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ARS Home » Southeast Area » Fort Pierce, Florida » U.S. Horticultural Research Laboratory » Subtropical Insects and Horticulture Research » Research » Publications at this Location » Publication #326164

Research Project: Exotic Whitefly Pests of Vegetables and Ornamental Plants

Location: Subtropical Insects and Horticulture Research

Title: Evaluation of insecticides for curative, preventative and rotational use on Scirtothrips dorsalis South Asia 1 (Thysanoptera: Thripidae)

Author
item Kumar, Vivek - University Of Florida
item Kakkar, Garima - University Of Florida
item Seal, Dakshina - University Of Florida
item Mckenzie, Cindy
item Osborne, Lance - University Of Florida

Submitted to: Pest Management Science
Publication Type: Peer Reviewed Journal
Publication Acceptance Date: 5/23/2017
Publication Date: 9/1/2017
Citation: Kumar, V., Kakkar, G., Seal, D.R., McKenzie, C.L., Osborne, L.S. 2017. Evaluation of insecticides for curative, preventative and rotational use on Scirtothrips dorsalis South Asia 1 (Thysanoptera: Thripidae). Florida Entomologist. 100(3):634-646.

Interpretive Summary: The chilli thrips is a species complex comprised of at least nine different species, two of which exist in the United States and one (South Asia 1 species) of which is widely distributed in the United States. The current study was conducted with an objective to integrate chemical and biorational insecticides with different modes of action (MOA) in the management program of the South Asia 1 species. Conventional insecticides showed promising results in suppressing this pest. Some unconventional insecticides were also effective. In order to guard against resistance developing to insecticides, growers need to consider integrating a combination of management tactics against the pest including biological control, and they should rotate effective chemistries from different MOA as suggested in our study.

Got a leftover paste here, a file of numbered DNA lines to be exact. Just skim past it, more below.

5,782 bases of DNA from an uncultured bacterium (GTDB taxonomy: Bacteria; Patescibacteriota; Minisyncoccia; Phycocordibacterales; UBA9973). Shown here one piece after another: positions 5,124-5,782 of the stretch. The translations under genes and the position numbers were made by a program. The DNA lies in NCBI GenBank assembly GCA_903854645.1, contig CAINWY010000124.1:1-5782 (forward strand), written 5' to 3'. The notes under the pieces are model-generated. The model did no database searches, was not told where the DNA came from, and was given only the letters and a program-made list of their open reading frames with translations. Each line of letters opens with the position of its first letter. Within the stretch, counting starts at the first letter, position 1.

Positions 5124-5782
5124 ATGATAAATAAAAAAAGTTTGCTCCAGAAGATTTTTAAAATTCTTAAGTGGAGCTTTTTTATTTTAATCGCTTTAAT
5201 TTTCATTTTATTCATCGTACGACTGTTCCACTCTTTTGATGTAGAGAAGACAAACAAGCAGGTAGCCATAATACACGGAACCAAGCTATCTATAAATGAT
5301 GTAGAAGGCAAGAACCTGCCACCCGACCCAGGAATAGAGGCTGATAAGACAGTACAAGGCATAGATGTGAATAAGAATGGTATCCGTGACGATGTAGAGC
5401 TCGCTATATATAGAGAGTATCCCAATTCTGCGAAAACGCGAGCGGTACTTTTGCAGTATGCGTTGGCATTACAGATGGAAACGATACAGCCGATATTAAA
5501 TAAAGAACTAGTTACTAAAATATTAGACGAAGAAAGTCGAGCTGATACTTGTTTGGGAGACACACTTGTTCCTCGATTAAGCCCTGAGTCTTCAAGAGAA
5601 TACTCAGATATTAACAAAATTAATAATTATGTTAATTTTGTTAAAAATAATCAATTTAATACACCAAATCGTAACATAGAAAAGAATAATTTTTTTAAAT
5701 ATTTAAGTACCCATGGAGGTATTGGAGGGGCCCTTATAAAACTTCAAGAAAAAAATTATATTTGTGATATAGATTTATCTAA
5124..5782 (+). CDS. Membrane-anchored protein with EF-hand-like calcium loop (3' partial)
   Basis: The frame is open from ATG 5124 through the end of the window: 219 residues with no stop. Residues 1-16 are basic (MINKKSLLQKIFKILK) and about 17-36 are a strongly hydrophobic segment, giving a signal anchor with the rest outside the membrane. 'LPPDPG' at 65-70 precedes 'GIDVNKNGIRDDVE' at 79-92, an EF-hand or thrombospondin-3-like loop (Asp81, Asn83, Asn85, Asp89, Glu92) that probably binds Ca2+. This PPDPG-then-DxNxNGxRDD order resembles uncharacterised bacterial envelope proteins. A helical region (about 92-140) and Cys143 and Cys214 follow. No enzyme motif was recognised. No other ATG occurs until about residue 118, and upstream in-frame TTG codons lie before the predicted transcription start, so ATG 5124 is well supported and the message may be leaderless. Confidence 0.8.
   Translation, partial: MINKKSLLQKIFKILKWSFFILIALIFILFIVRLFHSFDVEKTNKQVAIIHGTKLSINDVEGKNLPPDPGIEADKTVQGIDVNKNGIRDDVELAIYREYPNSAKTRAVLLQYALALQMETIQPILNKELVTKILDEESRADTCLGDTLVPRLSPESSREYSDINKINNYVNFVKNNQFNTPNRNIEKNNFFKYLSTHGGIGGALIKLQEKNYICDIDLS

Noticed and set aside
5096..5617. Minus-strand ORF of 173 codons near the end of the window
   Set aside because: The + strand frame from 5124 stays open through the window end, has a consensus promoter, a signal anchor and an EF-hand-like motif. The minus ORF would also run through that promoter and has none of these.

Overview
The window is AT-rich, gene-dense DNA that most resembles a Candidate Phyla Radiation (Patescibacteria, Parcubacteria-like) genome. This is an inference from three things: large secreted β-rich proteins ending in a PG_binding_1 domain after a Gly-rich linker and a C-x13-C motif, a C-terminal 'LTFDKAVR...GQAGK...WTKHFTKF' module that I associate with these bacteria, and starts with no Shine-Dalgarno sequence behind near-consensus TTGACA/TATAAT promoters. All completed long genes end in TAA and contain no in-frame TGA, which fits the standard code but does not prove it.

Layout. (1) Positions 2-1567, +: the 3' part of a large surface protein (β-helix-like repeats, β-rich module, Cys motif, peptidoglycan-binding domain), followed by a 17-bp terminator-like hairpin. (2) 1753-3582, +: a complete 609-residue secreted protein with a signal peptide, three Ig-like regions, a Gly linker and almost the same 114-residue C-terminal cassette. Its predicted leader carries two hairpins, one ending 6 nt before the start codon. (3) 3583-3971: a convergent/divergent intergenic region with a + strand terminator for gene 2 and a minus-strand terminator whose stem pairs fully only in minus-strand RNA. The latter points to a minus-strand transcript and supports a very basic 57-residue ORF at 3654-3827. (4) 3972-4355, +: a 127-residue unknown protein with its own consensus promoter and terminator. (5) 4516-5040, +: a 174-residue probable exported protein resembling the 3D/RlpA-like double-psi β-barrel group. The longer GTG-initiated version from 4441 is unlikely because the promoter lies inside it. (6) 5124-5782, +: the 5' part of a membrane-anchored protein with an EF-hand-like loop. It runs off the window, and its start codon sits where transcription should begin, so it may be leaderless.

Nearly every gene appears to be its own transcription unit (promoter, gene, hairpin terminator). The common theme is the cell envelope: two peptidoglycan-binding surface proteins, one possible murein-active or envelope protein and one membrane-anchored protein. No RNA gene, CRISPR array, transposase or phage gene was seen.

Technical Abstract: The chilli thrips, Scirtothrips dorsalis Hood is a cryptic species complex of at least nine different species, two (South Asia 1 and East Asia 1) of which exists in the United States. In order to integrate chemical and biological insecticides in the preventive and therapeutic tactics used for Scirtothrips dorsalis (S. dorsalis), we evaluated 10 different conventional and novel insecticides and three mycoinsecticides against South Asia 1 species. Conventional insecticides, spinetoram and acetamiprid (foliar) and imidacloprid (foliar and drench applications) were found to be efficacious in reducing S. dorsalis populations in both curative and prophylactic situations. Among novel chemistries foliar and drench applications of flupyradifurone, thiamethoxam, and premix formulation of chlorantraniliprole plus thiamethoxam showed promising results, whereas foliar application of clothianidin and tolfenpyrad was found effective. In the bio-insecticide rotation field trial, Requiem and three entomopathogens when alternated with spinteoram, effectiveness of these treatments were comparable to the spinetoram treatment. Knowing that S. dorsalis South Asia 1 species is a serious pest of several economically important crops in multiple counties of Florida and Texas, and an emerging pest in California, this study is important in providing vegetable and ornamental growers with a range of effective insecticides having different modes of action that can be rotated to suppress S. dorsalis and delay the evolution of insecticide resistance. It would also encourage the retention of effective chemistries for a longer period in the marketplace.